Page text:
A fourth generation Alabamian, Wayne Flynt taught history at Auburn from 1977 until his retirement in 2005 and has written 11 books—most recently the memoir Keeping the Faith: Ordinary People, Extraordinary Lives (University of Alabama Press, 2011). His research focuses on Southern culture, Alabama politics, Southern religion, education reform and poverty. Auburn Magazine guest contributor Winter 2012.

I’m a historian by trade and a preacher by avocation. Wearing either professional hat, I come to the same conclusion: All living things die. What counts is memory. As the historical/theological saying goes, “As long as anyone alive remembers a person or thing, it continues to live in memory.”

Alive or dead, there is one memory of the oak trees at Toomer’s Corner that will live as long as I do and probably as long as my grandson does. If I remember accurately, the year was 2007, and the opponent was Kansas State. It was a typically humid, miserable September evening made worse by a thunderstorm that blew in just before the game.

Six-year-old Dallas was in town without his dad, a proud Auburn University graduate and software designer who couldn’t get away from his job in Seattle. It was Dallas’ first live Auburn football game, and I planned the full Auburn experience. We parked near College Street north of the railroad tracks. That way, after the game ended, we could walk from the stadium to Toomer’s Corner, where he could roll the oak trees, then we could continue north on College Street to our car.

It never occurred to me that Auburn might lose. But as the game took a perilous turn and we trailed most of the evening, I began to suggest that we might want to leave early to beat the traffic. (I hadn’t bothered to tell Dallas that we don’t roll the trees when Auburn loses, a vital detail grandfathers sometimes keep from innocent children.)

Fortified by a wad of cotton candy, a bag of popcorn and a large soft drink (grandfathers often also ignore nutrition when alone with their grandsons), Dallas was by then on a sugar high and in no mood to discuss a losing option. So we remained, Auburn mounted a patented comeback, and we won.

That began a long streak of victories for the Seattle whiz kid that included three more home games, two Atlanta bowl games, one Southeastern Conference matchup and a national championship game. Not until five years later did Dallas witness in person an Auburn defeat. In fact, the family joke became a proposal I whimsically contemplated sending to Auburn’s coaching staff: They should send the team jet to pick Dallas up in Seattle and fly him to every Auburn game, because he had never seen them lose (a sort of Seattle good luck charm on two legs).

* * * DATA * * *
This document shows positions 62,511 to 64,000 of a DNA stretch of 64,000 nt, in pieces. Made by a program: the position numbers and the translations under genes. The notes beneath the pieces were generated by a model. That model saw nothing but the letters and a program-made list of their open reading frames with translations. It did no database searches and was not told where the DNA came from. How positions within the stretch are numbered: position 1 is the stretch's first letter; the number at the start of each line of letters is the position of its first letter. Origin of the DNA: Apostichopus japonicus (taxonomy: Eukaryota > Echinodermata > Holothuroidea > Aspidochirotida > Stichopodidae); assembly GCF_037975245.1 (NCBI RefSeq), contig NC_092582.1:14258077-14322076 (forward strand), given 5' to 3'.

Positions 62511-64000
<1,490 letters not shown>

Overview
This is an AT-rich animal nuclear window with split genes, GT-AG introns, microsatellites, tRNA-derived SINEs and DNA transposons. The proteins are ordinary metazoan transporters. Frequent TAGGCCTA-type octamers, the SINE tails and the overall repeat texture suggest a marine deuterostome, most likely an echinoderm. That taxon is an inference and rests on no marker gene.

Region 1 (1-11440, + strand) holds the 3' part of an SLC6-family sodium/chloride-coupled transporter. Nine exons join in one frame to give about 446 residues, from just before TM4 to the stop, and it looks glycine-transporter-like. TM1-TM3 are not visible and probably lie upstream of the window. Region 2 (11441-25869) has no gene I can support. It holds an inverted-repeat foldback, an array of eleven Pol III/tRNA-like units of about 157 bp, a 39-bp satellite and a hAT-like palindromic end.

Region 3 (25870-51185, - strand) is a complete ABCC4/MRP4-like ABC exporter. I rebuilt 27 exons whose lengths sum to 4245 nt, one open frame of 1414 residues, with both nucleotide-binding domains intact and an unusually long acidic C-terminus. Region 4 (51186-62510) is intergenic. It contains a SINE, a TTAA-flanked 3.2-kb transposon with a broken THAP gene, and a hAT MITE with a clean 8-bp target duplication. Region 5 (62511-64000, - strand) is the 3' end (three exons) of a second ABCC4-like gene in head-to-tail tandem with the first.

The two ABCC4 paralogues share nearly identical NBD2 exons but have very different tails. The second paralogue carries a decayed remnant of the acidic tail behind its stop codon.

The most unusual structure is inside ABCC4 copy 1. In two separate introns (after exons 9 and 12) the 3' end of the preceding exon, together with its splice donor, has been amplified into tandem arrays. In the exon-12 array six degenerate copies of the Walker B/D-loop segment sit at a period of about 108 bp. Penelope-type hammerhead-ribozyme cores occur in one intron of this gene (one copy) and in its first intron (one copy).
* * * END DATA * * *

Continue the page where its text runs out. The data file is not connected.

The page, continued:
Anyway, it was not so much the victory that night that I will always remember. It was the aftermath. After the game, we walked hurriedly to Toomer’s Corner, where the oaks were already covered with tissue paper, clinging, wet, sometimes sagging off the trees.

Dallas could only reach the bottom rolls that bounced off the wet limbs and leaves but managed to scurry between the forest of big folks’ legs until he carried a full armload of soggy tissue clinging to nearly every inch of his body. Little more than a huge grin and sparkling black eyes distinguished the little boy from an Egyptian mummy.  Shreds of paper clung to his hair, stuck out from his shoes and trailed him down the pavement.

Fans wandering down College Street and meeting us as we strolled hand-in-hand toward the car could not contain a smile, pointing to the cute kid encased in wet toilet tissue, sometimes even snapping his photograph. When he called his father in Seattle after we arrived home, he strolled from room to room, never stopping his pacing or rapid-fire recital of every moment of the evening (whether from the victory, the excitement of rolling the oaks or the sugar high, I cannot say).

When Dallas returned to Seattle, his mother, Kelley, told me that crinkly, dirty toilet tissue from the oak trees took up most of the space in his carry-on. Upon reaching his house, he packed it away in the upper drawer of his dresser among his other childhood treasures.

When I decided to describe this magical evening with my grandson, I called him to fact-check my memory and to ask if he still had the tissue in his dresser drawer.

“Yep,” came the reply, still right where he put it that evening.

For Dallas and me, the oak trees will someday be gone. But that memory? Never!



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